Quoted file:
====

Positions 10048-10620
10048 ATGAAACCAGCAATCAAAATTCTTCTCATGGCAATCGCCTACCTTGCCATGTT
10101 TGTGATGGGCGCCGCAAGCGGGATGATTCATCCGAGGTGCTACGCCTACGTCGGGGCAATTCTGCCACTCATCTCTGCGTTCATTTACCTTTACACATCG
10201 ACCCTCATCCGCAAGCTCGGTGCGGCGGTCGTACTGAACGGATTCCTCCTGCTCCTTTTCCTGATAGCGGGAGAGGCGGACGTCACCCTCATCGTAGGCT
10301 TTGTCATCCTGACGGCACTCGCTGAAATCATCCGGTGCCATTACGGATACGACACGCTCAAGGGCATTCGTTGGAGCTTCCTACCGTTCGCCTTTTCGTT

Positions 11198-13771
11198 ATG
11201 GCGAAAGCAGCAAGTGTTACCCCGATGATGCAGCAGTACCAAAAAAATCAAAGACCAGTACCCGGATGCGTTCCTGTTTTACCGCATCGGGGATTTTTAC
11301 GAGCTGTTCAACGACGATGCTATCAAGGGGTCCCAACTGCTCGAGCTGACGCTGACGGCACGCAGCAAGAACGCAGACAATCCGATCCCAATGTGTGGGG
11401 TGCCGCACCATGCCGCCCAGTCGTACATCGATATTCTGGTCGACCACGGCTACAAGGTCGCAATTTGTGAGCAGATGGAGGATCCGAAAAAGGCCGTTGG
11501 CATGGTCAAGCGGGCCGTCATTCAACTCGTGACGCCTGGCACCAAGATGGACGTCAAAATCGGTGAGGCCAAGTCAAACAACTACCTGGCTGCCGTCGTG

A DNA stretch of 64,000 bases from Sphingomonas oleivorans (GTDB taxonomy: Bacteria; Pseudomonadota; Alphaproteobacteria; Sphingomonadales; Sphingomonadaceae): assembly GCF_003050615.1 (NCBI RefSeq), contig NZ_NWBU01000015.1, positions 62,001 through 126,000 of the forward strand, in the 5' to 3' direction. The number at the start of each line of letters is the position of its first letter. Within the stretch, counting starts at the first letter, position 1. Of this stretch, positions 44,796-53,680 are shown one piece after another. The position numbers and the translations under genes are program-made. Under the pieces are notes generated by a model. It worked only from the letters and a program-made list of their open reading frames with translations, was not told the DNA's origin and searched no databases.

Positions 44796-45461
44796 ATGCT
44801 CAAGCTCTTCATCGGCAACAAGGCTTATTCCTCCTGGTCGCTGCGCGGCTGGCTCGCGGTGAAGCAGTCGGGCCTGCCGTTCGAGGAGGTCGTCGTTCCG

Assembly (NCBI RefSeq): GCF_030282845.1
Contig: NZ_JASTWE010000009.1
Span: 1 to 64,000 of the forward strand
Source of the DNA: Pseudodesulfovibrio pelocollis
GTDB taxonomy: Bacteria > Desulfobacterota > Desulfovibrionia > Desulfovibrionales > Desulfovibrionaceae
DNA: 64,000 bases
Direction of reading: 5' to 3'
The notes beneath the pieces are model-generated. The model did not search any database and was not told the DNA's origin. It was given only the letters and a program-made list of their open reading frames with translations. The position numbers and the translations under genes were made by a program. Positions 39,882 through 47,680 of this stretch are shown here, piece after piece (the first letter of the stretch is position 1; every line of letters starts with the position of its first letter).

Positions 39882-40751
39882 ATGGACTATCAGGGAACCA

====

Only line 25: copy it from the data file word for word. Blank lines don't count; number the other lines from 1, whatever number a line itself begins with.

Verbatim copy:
39882 ATGGACTATCAGGGAACCA